Miyako-jima is home to sugarcane cultivation, and produces brown sugar. Miyako jōfu is a locally produced hand-woven textile made from ramie fiber. It was formerly known as Satsuma jōfu. The textile traces its production to the Tensho period, 1573–92. The city has seen a tourism boom initially with locals and Taiwanese in the early 2010s, but since 2016 is struggling to cope with cruise megaships from mainland China, but the port can only handle ships as large as 50,000 tons, eventually they hope to service ships as large as 200,000 tons. However, this may change the character of the island as its population is small and rural.
The Miyako Strait between the island and Okinawa mainland are problematic due to their width to allow Chinese ships to pass through, without invoking UNCLOS rights. However, such passages puts Japan on high alert due to fears of territory being cut off and generally degrades bilateral relations.
In late April 2015, it was confirmed that the Japanese Ministry of Defense was in advanced planning regarding the permanent deployment of a GSDF security unit to Miyakojima, to begin sometime in fiscal year 2016. This is part of ongoing efforts to improve the defenses of the Nansei Islands. A GSDF security unit is a battalion sized force, of up to 500 personnel, whose role on Miyakojima will include providing the initial response to large-scale disasters in the area as well as acting as a rapid response force to counterattacks on remote islands within its area of responsibility.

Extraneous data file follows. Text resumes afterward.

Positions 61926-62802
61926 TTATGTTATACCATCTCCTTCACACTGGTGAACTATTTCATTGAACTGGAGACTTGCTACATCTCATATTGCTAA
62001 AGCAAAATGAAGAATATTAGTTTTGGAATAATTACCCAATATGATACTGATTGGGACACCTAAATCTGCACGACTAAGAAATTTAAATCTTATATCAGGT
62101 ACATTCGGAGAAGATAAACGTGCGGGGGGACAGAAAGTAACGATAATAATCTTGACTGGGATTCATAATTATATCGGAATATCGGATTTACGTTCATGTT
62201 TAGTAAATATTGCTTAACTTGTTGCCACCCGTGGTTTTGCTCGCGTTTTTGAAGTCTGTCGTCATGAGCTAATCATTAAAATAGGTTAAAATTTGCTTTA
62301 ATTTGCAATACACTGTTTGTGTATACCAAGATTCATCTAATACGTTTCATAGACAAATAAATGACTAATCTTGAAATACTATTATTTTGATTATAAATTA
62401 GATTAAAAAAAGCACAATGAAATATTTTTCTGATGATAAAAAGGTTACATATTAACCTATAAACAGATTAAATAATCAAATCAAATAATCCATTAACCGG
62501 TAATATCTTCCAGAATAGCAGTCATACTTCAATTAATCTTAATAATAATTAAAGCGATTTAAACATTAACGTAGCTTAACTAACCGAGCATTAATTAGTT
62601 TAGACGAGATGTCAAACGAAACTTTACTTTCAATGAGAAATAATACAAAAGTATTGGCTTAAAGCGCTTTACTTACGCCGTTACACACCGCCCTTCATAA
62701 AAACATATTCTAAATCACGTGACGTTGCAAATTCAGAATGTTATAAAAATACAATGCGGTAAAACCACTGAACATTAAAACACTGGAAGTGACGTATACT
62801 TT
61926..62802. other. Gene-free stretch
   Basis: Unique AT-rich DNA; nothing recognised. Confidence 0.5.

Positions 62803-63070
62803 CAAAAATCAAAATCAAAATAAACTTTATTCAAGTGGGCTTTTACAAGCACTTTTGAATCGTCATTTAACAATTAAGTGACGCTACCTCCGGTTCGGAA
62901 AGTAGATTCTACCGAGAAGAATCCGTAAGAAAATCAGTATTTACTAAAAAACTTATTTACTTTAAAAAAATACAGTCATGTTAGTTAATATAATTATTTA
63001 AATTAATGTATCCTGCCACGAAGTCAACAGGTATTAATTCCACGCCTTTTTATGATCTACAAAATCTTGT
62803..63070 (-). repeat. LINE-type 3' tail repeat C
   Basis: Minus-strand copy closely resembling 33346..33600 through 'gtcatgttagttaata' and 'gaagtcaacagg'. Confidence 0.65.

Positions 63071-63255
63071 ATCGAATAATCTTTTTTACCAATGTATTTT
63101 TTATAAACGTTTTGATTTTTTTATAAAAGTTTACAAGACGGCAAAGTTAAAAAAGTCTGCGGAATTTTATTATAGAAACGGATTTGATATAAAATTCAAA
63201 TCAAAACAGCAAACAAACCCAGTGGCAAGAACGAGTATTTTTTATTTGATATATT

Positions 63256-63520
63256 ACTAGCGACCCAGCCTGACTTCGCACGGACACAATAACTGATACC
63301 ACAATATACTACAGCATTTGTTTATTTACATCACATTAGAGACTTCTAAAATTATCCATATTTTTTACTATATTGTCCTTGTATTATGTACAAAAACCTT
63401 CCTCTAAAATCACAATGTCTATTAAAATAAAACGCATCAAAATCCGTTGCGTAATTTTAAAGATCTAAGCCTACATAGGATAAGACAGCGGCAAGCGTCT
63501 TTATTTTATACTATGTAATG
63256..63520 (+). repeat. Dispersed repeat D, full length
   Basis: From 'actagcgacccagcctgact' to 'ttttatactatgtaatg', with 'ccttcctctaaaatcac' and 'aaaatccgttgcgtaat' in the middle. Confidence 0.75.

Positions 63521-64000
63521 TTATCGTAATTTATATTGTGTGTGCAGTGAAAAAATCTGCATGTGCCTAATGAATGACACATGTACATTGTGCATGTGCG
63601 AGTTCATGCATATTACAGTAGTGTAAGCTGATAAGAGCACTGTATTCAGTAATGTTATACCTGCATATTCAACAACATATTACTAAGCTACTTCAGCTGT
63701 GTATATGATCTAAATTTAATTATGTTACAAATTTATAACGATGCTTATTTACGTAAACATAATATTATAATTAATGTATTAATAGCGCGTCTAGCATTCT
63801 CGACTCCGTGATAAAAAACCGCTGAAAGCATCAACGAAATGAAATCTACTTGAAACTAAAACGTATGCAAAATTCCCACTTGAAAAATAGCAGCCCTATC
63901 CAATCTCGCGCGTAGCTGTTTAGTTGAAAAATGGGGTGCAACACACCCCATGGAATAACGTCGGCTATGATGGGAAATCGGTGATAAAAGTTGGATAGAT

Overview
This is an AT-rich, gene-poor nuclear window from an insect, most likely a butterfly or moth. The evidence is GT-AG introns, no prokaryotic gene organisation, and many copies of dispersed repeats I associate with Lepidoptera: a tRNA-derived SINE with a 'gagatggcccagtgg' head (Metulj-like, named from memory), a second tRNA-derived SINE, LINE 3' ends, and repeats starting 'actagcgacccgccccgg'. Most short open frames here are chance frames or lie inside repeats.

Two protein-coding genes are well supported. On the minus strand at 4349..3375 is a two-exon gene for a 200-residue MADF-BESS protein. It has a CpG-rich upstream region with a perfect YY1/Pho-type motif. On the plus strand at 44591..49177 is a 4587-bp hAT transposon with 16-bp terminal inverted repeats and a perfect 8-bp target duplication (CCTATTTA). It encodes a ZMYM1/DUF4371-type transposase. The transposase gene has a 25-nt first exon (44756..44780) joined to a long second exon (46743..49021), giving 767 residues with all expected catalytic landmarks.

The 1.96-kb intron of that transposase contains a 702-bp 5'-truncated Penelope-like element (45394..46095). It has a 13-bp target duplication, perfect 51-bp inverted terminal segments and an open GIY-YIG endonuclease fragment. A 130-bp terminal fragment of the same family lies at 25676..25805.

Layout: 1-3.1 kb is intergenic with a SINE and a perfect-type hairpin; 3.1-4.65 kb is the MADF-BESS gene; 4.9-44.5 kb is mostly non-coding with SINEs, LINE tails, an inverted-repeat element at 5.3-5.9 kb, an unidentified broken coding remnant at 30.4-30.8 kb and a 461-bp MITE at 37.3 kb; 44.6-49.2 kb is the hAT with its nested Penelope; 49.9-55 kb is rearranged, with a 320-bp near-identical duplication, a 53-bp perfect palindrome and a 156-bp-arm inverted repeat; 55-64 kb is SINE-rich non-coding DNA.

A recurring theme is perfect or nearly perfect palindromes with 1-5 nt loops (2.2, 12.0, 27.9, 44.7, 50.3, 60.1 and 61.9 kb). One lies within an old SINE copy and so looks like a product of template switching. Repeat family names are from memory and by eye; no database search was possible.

The Miyakojima security unit's exact composition is unclear as of April 2015, though given its known taskings, it's likely that the TOE will include both the Komatsu LAV and soft skinned vehicles with all terrain capability.
Points of interest
- Miyakojima City Tropical Plant Garden
- Japan Airlines maintains a ticketing office on Miyako Island. It is only for domestic flights.
- Miyakojima 100 km (62 mi) Ultramarathon.
- Higashi-hennazaki Eastern Cape of Miyako Island
- "Remote island related materials (離 島 関 係 資 料)" (PDF). Archived (PDF) from the original on 15 February 2020. Retrieved 15 February 2020.
- "Miyakojima". Encyclopedia of Japan. Tokyo: Shogakukan. 2012. OCLC 56431036. Archived from the original on 25 August 2007. Retrieved 18 December 2012.
- "宮古島" [Miyako-jima]. Dijitaru Daijisen (in Japanese). Tokyo: Shogakukan. 2012. OCLC 56431036. Archived from the original on 25 August 2007. Retrieved 14 December 2012.
- "Ikema Ohashi", 池間ねっと, 2018. Retrieved on 13 January 2018.
- Waida, Manabu (1991). "The Flower Contest between Two Divine Rivals. A Study in Central and East Asian Mythology". Anthropos. 86: 89–90. ISSN 0257-9774. Retrieved 10 June 2020.
- "宮古上布" [Miyako jōfu]. Dijitaru Daijisen (in Japanese). Tokyo: Shogakukan. 2012. OCLC 56431036. Archived from the original on 25 August 2007. Retrieved 14 December 2012.
- "宮古上布" [Miyako jōfu]. Nihon Daihyakka Zensho (Nipponika) (in Japanese). Tokyo: Shogakukan. 2012. OCLC 153301537. Archived from the original on 25 August 2007. Retrieved 14 December 2012.
- "GSDF unit to deploy on Miyakojima". The Yomiuri Shimbun. 27 April 2015. Retrieved 27 April 2015.
- "GSDF may permanently station hundreds of troops on Okinawan island". The Asahi Shimbun. 27 April 2015. Retrieved 29 April 2015.
- "JAL Group Offices Information." Japan Airlines. Retrieved on 22 July 2011. "MIYAKO Only Domestic Ticketing Available Address 223 Nishizato Hirara Miyako City, 906-0012" Map
- 宮古島100kmワイドーマラソン ＜1月＞ Retrieved 20 September 2015 (in Japanese)
|Wikimedia Commons has media related to Miyakojima.|
|Wikivoyage has a travel guide for Miyako Islands.|